Study in the Savanna gave senior ‘grounded confidence’
You can tell Kaya Frawley ’24 has spent a lot of time in the field by the way she talks about the animals she’s been studying – literally. She doesn’t say “ZEE-bruhs,” with a long E, like most others who grew up in New Jersey do; instead, she calls them “ZEH-bruhs” (short E), a common pronunciation in South Africa.
“We’re working with Commonwealth systems over there, so they pronounce it differently,” said Frawley, who has spent the last two summers there doing research.
Frawley, a biology major on the ecology and conservation biology track, spent Summer 2022 in South Africa’s Limpopo Province, learning how habitat and climate affect tick abundance and diversity. The research she did there in Summer 2023 focused on how zebras behave in areas that have been subjected to controlled burns as a way to mitigate potential damage from wildfires.
“Controlled burns are being done more and more often globally and in the U.S.,” Frawley said. “They have to be done, but in concentrated, populated areas, they really affect the habitat.”
Heads up or heads down?
To gauge those effects, the senior set about studying the distribution and behavior of zebra herds across controlled burn areas and unburned areas. She was interested in the zebras’ vigilance behaviors – the time and energy they spent looking for and avoiding predators.
“In a more frequently burned habitat, the vegetation is more open, and it’s easier to see approaching predators,” explained Frawley’s advisor, Travis Perry, a professor of biology. “And so, vigilance behavior may go down, which would be an energetic savings for the zebra.”
However, a burned habitat will have less vegetation for the herbivores.
“Zebras are hindgut fermenters, which means that they can’t pull a lot of nutrients out of the things they eat,” Frawley said. “They need higher quantities of food and qualities of food.” Higher energy savings from decreased vigilance behavior may compensate for the relative lack of food quantity for the zebras.
Most days, Frawley was on the road by 8 a.m. for a three-hour drive through different areas of Kruger National Park. “Any time I saw a zebra within 150 meters from me, I would stop, note the time and distance from the road and whether there were any other species in the area, and record the GPS location,” she said.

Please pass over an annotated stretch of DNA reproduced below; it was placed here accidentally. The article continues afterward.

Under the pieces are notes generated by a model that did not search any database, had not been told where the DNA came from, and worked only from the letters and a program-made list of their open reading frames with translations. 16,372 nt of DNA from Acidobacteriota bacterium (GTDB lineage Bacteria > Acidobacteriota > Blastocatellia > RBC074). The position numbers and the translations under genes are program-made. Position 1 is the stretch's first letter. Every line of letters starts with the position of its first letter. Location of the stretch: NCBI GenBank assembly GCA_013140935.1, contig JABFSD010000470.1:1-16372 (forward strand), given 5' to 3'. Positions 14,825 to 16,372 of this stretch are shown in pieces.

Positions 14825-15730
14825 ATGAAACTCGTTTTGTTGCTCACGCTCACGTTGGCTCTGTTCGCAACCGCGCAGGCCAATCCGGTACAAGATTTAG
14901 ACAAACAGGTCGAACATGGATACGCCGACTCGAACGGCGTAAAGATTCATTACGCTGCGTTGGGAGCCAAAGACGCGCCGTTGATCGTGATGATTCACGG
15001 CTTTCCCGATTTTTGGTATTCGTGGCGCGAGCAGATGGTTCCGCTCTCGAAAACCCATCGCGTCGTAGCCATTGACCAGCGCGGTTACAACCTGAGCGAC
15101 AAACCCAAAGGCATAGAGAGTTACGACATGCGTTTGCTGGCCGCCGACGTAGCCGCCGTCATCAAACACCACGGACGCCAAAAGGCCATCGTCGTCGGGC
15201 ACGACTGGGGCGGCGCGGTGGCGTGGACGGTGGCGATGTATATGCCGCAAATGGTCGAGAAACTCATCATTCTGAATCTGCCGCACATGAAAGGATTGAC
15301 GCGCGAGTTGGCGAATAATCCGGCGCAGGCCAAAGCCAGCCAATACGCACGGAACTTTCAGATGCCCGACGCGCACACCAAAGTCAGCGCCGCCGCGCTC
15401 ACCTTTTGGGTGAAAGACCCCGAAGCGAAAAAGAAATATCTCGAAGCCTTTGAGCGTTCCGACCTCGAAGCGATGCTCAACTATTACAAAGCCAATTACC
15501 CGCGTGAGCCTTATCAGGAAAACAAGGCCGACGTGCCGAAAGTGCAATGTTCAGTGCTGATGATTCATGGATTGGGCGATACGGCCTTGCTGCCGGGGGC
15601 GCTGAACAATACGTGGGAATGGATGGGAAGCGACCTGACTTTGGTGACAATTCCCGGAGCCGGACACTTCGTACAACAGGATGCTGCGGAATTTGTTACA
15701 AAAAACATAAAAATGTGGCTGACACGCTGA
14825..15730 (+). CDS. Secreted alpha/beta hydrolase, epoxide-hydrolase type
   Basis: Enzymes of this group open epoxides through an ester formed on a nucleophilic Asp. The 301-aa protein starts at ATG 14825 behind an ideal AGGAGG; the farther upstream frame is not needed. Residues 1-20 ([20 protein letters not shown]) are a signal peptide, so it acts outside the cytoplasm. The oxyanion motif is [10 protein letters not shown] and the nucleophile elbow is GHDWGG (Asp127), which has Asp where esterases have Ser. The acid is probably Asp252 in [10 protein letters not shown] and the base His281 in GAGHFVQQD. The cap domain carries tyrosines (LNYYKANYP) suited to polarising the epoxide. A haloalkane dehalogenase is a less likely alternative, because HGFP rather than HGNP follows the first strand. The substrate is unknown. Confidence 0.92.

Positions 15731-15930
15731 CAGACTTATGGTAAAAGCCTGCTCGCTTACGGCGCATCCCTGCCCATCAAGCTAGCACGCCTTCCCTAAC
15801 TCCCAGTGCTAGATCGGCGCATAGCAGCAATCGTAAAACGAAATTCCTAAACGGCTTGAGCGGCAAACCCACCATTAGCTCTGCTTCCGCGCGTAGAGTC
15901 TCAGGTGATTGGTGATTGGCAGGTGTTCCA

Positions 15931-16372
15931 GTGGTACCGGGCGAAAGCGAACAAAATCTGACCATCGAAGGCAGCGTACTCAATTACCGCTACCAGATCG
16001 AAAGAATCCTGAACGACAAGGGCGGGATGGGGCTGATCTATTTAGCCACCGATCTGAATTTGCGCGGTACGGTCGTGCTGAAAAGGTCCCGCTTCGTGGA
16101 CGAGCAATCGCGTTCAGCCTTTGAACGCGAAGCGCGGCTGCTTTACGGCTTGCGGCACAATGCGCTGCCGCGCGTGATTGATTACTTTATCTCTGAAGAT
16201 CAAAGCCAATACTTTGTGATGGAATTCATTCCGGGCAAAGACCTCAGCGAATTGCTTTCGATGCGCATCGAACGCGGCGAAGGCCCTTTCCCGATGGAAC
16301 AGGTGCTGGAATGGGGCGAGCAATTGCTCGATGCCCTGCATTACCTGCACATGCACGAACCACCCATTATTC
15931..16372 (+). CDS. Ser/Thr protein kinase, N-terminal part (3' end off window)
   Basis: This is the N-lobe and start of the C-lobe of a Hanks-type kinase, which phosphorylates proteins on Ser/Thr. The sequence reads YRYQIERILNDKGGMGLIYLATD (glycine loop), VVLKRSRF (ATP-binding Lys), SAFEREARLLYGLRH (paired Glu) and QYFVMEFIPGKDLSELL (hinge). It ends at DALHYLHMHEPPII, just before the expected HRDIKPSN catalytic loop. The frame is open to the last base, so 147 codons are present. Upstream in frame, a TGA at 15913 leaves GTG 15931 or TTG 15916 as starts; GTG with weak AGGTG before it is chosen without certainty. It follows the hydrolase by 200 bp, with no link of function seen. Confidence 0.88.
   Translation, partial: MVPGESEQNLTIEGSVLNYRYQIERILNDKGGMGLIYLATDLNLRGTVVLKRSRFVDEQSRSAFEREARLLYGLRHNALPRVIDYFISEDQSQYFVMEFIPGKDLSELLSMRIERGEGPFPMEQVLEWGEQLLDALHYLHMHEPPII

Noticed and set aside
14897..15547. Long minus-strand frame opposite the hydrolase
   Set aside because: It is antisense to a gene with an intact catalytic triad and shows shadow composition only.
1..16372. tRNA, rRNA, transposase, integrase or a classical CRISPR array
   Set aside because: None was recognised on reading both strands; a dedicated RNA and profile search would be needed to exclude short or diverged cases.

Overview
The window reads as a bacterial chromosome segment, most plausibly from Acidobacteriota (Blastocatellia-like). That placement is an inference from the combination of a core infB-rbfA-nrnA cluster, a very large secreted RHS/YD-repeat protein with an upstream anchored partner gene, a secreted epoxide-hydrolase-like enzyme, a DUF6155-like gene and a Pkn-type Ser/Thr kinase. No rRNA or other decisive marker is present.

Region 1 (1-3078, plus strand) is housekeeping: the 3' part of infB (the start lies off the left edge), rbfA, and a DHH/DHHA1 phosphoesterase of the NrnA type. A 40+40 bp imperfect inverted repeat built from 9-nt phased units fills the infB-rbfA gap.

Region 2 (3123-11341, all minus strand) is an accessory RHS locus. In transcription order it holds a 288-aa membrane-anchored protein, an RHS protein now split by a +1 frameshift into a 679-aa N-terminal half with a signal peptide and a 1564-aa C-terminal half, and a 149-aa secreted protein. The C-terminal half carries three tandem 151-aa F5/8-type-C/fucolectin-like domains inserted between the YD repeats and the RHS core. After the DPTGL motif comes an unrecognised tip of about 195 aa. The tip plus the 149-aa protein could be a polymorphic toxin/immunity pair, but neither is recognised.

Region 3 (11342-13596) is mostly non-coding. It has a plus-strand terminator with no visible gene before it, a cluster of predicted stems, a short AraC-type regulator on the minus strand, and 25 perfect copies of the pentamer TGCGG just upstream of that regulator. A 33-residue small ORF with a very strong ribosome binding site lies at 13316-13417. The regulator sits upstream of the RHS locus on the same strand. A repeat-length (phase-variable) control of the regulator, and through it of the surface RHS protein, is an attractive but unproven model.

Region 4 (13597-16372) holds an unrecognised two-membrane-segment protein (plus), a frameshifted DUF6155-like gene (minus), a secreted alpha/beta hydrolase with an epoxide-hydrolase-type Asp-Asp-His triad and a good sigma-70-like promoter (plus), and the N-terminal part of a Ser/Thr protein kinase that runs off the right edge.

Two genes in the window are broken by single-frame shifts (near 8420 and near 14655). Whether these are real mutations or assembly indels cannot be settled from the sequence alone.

To record the behavioral data, she would make a three-minute audio recording of one zebra in each herd, assigning one of five categories: head-up focused (not chewing, ears pointed forward, alert gaze), head-up unfocused, head down, walking head up, walking head down. She would then do the same to the next zebra until she had observed half of the individuals in the herd.
Now that she has returned, the next step is to go through the recordings and interpret the data.
Life as a scientist
Frawley’s research is part of The Furman Advantage, an educational framework that provides every student an individualized educational pathway and opportunities for high-impact learning experiences.
“It’s highly unusual for undergraduates to do research on this level,” Perry said. “You can teach students the practice of science in a lab, but a tremendous part of the necessary preparation of conservation work in the field is familiarity with the natural systems where these study processes are taking place.”
This was Frawley’s fifth trip to Africa; previous projects included working with desert-adapted elephants in the Namib desert. Over time, she has become adept at working with international teams.
“Navigating that is challenging, especially in a field like conservation,” said Frawley, who plans to go to graduate school and continue working with African wildlife. “It’s extremely political. You have to deal with people with different agendas, and learning to present yourself and communicate globally is crucial to this line of work. But I was really privileged to work with people over the summer that have shown me my worth and value within this field. It gave me a grounded confidence in my life as a scientist.”